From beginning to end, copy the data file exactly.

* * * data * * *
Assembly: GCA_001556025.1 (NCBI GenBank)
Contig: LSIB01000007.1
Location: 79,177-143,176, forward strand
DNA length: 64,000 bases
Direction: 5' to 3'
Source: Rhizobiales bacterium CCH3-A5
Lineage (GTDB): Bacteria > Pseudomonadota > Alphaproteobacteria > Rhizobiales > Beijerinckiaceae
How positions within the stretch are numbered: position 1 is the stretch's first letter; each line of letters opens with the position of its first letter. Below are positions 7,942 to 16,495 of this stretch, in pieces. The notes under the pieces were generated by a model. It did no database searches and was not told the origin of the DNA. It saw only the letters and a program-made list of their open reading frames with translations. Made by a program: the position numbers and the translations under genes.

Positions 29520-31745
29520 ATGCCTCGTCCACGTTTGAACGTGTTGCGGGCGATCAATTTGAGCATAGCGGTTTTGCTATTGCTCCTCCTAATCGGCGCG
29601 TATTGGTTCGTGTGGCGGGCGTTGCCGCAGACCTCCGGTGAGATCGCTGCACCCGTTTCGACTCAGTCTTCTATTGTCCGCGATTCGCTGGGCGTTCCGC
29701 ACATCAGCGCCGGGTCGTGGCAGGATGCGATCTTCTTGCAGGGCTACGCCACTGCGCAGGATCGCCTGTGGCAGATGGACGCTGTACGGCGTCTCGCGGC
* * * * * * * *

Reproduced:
Assembly: GCA_001556025.1 (NCBI GenBank)
Contig: LSIB01000007.1
Location: 79,177-143,176, forward strand
DNA length: 64,000 bases
Direction: 5' to 3'
Source: Rhizobiales bacterium CCH3-A5
Lineage (GTDB): Bacteria > Pseudomonadota > Alphaproteobacteria > Rhizobiales > Beijerinckiaceae
How positions within the stretch are numbered: position 1 is the stretch's first letter; each line of letters opens with the position of its first letter. Below are positions 7,942 to 16,495 of this stretch, in pieces. The notes under the pieces were generated by a model. It did no database searches and was not told the origin of the DNA. It saw only the letters and a program-made list of their open reading frames with translations. Made by a program: the position numbers and the translations under genes.

Positions 29520-31745
29520 ATGCCTCGTCCACGTTTGAACGTGTTGCGGGCGATCAATTTGAGCATAGCGGTTTTGCTATTGCTCCTCCTAATCGGCGCG
29601 TATTGGTTCGTGTGGCGGGCGTTGCCGCAGACCTCCGGTGAGATCGCTGCACCCGTTTCGACTCAGTCTTCTATTGTCCGCGATTCGCTGGGCGTTCCGC
29701 ACATCAGCGCCGGGTCGTGGCAGGATGCGATCTTCTTGCAGGGCTACGCCACTGCGCAGGATCGCCTGTGGCAGATGGACGCTGTACGGCGTCTCGCGGC